We arrived at streambed, a true babbling brook, to find swarms of minnows scurrying about in a crystal pool. I was teaching classical mythology that spring, and I thought of the minnows as naiads, tiny Greek goddesses who were said to have frequented creeks and streams, singing and chuckling in delight to be dwelling in their pristine watery world. I wondered if an ancient herdsman stopped by some Arcadian rivulet and imagined naiads when he observed minnows. I perched atop a soggy log and watched the naiads for over an hour as the rain picked up in tempo.
As the day wore on, we quietly followed an overgrown trail, the remnant of an old wagon path that once bisected the woods. It had been many years since any of the land had been farmed. Nature had taken over where man had surrendered. There were trillium in the woods on that spring day as well as other smaller varieties of wildflowers; purple Johnny-jump-ups, tiny Dutchman’s-breeches, and others, for some obscene reason, given the name old maids’ delights.
At one point, I was startled when I heard what I thought was a human voice intruding upon my reverie. I motioned to Belle, ever sensitive to my moods, and we stepped off the path into the thick underbrush. When one is alone and submerged in the natural world for any length of time, the sound of one’s own voice becomes a violation. I had no desire to exchange pleasantries with any of my fellow humans, to rupture the holy silence with small talk, on this rainy woodland day.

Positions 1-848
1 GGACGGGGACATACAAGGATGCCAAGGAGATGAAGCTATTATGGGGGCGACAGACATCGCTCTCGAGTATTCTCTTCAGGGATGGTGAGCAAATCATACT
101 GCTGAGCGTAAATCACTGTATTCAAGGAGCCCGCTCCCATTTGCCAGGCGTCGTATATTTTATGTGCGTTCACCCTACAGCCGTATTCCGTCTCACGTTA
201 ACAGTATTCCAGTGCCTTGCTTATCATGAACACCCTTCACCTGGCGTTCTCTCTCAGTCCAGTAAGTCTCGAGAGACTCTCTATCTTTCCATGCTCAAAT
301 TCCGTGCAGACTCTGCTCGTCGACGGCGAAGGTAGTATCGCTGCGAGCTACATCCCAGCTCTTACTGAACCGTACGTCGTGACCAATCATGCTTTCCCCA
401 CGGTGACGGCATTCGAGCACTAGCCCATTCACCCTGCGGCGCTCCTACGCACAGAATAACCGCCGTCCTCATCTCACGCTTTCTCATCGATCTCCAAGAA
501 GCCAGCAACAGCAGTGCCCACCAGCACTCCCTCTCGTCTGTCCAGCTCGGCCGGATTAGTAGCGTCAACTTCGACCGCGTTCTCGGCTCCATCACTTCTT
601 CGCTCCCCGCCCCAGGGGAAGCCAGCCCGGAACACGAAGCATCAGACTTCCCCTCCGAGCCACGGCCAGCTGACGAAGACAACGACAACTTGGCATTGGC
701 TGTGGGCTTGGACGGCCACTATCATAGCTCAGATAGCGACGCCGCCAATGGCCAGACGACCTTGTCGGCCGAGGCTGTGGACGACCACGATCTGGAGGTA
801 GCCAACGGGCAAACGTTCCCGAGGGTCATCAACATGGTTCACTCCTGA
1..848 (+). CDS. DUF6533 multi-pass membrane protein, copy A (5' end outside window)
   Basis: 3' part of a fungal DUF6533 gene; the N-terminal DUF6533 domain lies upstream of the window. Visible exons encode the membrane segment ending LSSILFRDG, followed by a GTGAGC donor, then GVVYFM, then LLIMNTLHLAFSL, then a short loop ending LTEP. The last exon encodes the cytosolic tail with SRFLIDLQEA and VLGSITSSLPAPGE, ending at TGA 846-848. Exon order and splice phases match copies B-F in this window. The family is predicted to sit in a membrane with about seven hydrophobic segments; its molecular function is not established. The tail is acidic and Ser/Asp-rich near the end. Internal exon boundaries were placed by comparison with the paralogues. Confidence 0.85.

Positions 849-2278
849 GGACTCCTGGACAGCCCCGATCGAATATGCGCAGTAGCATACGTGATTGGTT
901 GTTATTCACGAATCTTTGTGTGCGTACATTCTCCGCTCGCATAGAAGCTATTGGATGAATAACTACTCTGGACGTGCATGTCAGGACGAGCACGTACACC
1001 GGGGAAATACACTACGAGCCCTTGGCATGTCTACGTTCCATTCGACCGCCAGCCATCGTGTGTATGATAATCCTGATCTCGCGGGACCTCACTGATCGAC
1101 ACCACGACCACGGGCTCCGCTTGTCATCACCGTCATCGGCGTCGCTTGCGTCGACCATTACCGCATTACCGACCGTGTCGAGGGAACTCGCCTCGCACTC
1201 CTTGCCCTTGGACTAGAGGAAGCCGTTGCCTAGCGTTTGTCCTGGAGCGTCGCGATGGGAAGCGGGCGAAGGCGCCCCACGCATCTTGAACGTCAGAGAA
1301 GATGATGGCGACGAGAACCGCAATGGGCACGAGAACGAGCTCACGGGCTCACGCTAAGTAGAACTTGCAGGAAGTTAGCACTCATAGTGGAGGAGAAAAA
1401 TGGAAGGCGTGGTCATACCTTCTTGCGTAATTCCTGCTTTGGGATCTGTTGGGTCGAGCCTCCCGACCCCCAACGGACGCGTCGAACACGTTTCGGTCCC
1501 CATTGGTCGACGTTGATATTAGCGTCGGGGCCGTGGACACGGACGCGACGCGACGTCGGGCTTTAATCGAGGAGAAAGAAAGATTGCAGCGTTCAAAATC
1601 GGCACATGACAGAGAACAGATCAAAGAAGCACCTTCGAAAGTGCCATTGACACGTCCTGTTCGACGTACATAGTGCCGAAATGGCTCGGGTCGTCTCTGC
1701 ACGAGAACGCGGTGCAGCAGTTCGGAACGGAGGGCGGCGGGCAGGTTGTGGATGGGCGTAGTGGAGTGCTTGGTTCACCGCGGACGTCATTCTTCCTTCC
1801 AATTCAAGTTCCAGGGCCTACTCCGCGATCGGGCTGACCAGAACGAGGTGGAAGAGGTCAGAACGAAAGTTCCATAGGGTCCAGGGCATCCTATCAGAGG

As it turned out, there was no two-legged interloper in the woods that day. Belle and I arrived at the bank of an evergreen-lined private lake, one that I had not known existed before that afternoon. I lingered there behind the cover of pine boughs for some time, unwilling to trespass into a place that the owners had obviously intended for their own private sanctum sanctorum.
The west wind picked up, sending the rain across fallow field, woodland, and pasture in sheets. I was saturated, head to foot—denim jacket, shirt, jeans, socks, even underwear—but cared not a whit.
We returned late in the afternoon. The house was empty. I warmed pinto beans on the stove and set the coffee pot to perking. Belle was happy with her dog biscuits. I tossed my clothes into the dryer, rubbed Belle down with her favorite towel, and the two of us settled in for a long nap.
As I have aged, many old friends have vanished from my life, some having passed on, some having drifted away, but there are none whom I miss more than I do my ever loyal and enthusiastic comrade Belle. It had been a good day. It is a happy memory. It was a long time ago, alongside the creek called Jameson Run.